2-year-old with congenital hearing defect gets bilateral cochlear implant
For 2-year-old Paranjit Khullar, afflicted with a congenital hearing impairment, sound seemed like an unknown aspect. But a cochlear implant followed by a rehabilitation programme over the next one year is all set to change that.
Parents of Paranjit, who hail from Nagpur were unable to figure out why their son was unable to speak. On bringing him to Mumbai's civic-run KEM hospital, doctors confirmed that their son was deaf as hearing aids did not help either.
Dr Hetal Marfatia-Patel, professor of the ENT (Ear-Nose-Throat) department at the hospital, said, “This is the first time a bilateral cochlear implant was conducted in a BMC hospital. By bilateral, it means the implants were inserted simultaneously instead of operating on the patient twice to complete the procedure.”
“However, the implant has best results between the ages of 12 months to three years after which the child undergoes therapy for a year to speak normally and regain hearing,” added Dr Patel.
A cochlear implant is a device that electronically stimulates the hearing nerve of the cochlea (inner ear) to enable people who have severe to profound hearing loss, or nerve deafness, to eventually perceive sound.
Doctors insist that a child should be screened for hearing ability right after birth and rehabilitation, if needed, should be started as soon as possible once the infant is two to three months old.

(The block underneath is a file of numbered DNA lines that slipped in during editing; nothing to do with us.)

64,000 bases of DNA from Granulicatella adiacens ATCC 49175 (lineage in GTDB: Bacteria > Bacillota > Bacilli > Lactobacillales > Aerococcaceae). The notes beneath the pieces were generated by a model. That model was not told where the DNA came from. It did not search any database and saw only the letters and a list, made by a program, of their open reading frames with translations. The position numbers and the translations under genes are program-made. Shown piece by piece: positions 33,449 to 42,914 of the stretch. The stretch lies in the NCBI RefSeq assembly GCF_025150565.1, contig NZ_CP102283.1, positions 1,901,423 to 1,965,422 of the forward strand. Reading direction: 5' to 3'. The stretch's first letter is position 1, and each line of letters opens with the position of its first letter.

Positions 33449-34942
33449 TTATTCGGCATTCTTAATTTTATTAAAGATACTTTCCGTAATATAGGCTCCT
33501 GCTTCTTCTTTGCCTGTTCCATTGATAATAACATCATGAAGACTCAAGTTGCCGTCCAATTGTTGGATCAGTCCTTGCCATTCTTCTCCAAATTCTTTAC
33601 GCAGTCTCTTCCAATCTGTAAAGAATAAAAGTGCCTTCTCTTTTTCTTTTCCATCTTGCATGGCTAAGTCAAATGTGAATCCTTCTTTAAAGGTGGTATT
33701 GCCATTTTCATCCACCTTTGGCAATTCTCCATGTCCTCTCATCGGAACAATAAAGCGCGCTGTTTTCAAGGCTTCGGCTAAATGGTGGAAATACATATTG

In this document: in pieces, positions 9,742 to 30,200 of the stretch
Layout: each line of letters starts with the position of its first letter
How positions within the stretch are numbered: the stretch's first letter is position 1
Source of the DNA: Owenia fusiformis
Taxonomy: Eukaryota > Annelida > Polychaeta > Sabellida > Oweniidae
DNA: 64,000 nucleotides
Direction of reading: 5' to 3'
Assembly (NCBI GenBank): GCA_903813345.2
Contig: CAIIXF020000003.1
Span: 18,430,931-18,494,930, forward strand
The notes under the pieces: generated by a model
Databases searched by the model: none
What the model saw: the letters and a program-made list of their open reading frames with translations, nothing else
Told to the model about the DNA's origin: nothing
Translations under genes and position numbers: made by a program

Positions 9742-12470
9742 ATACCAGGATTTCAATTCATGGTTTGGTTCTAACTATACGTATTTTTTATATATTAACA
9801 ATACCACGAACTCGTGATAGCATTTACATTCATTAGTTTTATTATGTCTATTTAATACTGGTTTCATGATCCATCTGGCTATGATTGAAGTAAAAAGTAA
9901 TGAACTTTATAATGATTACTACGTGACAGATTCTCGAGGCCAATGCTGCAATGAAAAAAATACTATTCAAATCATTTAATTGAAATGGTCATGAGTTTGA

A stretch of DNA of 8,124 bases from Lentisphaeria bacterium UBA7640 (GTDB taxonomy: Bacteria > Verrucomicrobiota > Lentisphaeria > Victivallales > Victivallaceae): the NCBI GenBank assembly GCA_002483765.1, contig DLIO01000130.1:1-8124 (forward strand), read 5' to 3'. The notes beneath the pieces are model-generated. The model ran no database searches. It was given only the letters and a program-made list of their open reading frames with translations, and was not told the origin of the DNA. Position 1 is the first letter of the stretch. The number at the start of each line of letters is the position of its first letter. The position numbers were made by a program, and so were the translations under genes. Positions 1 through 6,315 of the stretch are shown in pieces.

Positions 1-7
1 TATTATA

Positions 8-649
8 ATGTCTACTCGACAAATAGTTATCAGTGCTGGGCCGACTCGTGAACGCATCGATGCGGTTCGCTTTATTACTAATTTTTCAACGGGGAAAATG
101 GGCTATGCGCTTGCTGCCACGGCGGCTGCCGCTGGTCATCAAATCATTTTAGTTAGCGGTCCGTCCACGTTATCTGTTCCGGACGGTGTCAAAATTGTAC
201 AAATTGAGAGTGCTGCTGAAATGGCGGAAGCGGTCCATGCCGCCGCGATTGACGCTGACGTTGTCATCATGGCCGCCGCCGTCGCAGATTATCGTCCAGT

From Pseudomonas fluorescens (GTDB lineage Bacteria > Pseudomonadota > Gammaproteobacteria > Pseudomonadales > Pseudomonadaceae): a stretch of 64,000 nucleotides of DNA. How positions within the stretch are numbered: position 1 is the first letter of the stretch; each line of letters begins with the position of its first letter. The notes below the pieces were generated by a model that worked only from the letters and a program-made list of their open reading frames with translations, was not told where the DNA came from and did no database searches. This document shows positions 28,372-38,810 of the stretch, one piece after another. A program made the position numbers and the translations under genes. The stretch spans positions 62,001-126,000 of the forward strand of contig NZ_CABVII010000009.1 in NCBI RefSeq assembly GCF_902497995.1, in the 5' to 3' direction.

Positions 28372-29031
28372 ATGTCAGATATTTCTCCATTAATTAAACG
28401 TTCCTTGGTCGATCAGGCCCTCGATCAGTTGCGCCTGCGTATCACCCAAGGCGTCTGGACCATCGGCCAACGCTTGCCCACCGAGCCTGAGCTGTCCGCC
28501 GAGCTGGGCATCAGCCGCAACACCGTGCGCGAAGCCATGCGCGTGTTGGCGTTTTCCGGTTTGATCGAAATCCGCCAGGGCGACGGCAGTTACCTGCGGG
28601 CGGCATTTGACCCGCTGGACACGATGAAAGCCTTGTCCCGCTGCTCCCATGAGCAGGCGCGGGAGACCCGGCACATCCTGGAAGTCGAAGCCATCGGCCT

This treatment not only helps children with congenital hearing loss but also deafness which develops after learning how to speak.
Dr Patel further emphasized that since a child’s brain develops in the initial years up to three years of age, it is important to get a cochlear implant done before the age of three. “Once the brain develops, a cochlear implant will not give speech benefit,” she said.
Speaking to MiD DAY, the boy’s father Taranjit who works with the Nagpur Flying Club said, “The operation lasted for six hours on Monday and though the implants are expensive, we received some funds through donations from the hospital and paid the rest.”
The cochlear implants cost the family 13 lakh. “We were informed by the doctors that it will take another year of therapy and treatment for him to gain the ability to hear and speak normally,” he added.
“Very few people are aware that congenital hearing impairment can easily be treated though it’s only limiting factor is the high cost. The child, however, can benefit through this procedure and hear and speak clearly after a certain time frame,” said Dr Patel.